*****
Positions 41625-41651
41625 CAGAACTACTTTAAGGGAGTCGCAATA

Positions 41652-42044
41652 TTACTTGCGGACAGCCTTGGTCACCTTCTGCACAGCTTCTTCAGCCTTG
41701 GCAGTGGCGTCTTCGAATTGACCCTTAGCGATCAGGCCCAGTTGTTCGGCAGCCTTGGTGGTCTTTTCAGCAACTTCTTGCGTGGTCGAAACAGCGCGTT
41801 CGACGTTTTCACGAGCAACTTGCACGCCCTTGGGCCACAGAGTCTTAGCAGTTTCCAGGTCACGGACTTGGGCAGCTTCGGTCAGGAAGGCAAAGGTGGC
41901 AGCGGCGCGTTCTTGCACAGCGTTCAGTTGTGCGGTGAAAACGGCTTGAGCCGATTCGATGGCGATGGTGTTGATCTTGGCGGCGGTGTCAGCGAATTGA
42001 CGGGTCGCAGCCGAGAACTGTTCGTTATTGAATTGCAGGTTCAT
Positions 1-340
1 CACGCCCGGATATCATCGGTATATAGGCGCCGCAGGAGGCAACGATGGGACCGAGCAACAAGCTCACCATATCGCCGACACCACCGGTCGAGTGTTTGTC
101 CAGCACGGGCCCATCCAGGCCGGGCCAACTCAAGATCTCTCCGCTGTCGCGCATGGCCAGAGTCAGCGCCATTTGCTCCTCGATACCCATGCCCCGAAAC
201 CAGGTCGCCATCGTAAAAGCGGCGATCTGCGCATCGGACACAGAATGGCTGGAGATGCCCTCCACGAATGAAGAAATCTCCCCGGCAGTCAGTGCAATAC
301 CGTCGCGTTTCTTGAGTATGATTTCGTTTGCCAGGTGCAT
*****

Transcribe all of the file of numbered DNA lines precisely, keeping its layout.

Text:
Positions 41625-41651
41625 CAGAACTACTTTAAGGGAGTCGCAATA

Positions 41652-42044
41652 TTACTTGCGGACAGCCTTGGTCACCTTCTGCACAGCTTCTTCAGCCTTG
41701 GCAGTGGCGTCTTCGAATTGACCCTTAGCGATCAGGCCCAGTTGTTCGGCAGCCTTGGTGGTCTTTTCAGCAACTTCTTGCGTGGTCGAAACAGCGCGTT
41801 CGACGTTTTCACGAGCAACTTGCACGCCCTTGGGCCACAGAGTCTTAGCAGTTTCCAGGTCACGGACTTGGGCAGCTTCGGTCAGGAAGGCAAAGGTGGC
41901 AGCGGCGCGTTCTTGCACAGCGTTCAGTTGTGCGGTGAAAACGGCTTGAGCCGATTCGATGGCGATGGTGTTGATCTTGGCGGCGGTGTCAGCGAATTGA
42001 CGGGTCGCAGCCGAGAACTGTTCGTTATTGAATTGCAGGTTCAT
Positions 1-340
1 CACGCCCGGATATCATCGGTATATAGGCGCCGCAGGAGGCAACGATGGGACCGAGCAACAAGCTCACCATATCGCCGACACCACCGGTCGAGTGTTTGTC
101 CAGCACGGGCCCATCCAGGCCGGGCCAACTCAAGATCTCTCCGCTGTCGCGCATGGCCAGAGTCAGCGCCATTTGCTCCTCGATACCCATGCCCCGAAAC
201 CAGGTCGCCATCGTAAAAGCGGCGATCTGCGCATCGGACACAGAATGGCTGGAGATGCCCTCCACGAATGAAGAAATCTCCCCGGCAGTCAGTGCAATAC
301 CGTCGCGTTTCTTGAGTATGATTTCGTTTGCCAGGTGCAT